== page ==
Most photographers shoot in abundant sunlight. The problem is, full sun creates harsh, unflattering shadows that undermine images. Working in low light – in early morning or at twilight or when Mother Nature cues the clouds or fans in the fog – can help photographers produce stand-out images.
Photographers will learn to analyze light and determine the best camera settings for creating captivating low-light images outdoors. Composition – the artful arrangement of all of the image elements – is detailed next. From there, Hummel provides text and illustrations to guide readers through the art of producing low-light images of sunrises and sunsets; the moon and stars; hot air balloons, city lights, and fireworks; and nature and landscape photography. Hummel then moves on to discuss how photographers can use filters and camera-stabilizing tools to enhance the technical quality of their shots. Armed with the applications outlined in Master Low Light Photography, photographers will be able to produce outstanding shots during off-peak hours.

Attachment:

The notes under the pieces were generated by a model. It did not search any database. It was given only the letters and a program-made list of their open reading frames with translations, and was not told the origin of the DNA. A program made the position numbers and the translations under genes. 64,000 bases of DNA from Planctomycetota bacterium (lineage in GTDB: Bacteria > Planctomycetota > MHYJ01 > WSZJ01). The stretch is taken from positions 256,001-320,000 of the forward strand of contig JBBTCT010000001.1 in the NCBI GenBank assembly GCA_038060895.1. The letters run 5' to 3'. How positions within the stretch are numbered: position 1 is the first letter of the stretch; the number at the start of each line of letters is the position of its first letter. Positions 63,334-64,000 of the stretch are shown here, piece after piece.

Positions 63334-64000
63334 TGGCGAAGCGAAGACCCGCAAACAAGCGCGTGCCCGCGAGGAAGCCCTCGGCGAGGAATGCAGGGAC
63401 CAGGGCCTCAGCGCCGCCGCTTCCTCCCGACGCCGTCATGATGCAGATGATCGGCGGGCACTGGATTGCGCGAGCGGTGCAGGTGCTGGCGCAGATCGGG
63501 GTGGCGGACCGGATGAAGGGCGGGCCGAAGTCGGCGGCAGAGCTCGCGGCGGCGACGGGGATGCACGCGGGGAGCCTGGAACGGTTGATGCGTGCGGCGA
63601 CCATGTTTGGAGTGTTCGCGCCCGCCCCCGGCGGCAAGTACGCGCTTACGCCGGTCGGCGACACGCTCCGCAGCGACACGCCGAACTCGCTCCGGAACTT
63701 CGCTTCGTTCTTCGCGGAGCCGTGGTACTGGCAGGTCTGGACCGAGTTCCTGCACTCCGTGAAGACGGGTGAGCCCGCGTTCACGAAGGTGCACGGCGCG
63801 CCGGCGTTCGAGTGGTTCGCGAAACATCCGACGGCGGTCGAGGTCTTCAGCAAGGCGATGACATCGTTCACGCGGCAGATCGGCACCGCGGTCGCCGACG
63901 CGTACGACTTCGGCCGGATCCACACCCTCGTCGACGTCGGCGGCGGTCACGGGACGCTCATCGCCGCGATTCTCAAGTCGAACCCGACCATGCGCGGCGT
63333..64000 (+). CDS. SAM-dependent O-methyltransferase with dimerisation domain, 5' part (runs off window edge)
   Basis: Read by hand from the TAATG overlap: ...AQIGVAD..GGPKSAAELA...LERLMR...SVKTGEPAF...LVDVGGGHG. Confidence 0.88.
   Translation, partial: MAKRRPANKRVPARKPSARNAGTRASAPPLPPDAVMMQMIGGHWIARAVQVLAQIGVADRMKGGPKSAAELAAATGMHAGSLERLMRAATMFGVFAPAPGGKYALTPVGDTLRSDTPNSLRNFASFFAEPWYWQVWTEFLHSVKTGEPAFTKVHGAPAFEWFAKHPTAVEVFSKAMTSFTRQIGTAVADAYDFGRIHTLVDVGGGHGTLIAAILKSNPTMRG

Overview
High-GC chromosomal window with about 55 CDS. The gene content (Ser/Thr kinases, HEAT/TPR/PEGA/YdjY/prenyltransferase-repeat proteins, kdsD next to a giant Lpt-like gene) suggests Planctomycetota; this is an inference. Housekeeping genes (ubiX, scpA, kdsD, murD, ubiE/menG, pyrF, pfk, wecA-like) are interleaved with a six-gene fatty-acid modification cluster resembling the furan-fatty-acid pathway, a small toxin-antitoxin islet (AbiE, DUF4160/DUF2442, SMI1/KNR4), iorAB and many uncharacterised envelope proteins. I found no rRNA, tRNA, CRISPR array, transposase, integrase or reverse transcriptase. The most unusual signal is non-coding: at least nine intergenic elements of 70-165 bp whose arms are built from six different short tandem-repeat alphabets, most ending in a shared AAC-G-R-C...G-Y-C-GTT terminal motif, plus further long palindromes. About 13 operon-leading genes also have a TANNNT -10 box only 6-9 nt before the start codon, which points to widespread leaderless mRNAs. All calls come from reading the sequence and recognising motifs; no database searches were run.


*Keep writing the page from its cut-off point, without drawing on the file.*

Heather Hummel's photography spreads pixel dust on land and seascapes. Her photography has been on exhibit at Agora Gallery in the Chelsea District of New York City, C'ville Coffee in Charlottesville, VA and Valley View Hospital in Glenwood Springs, CO. She licenses her photos through ImageBrief.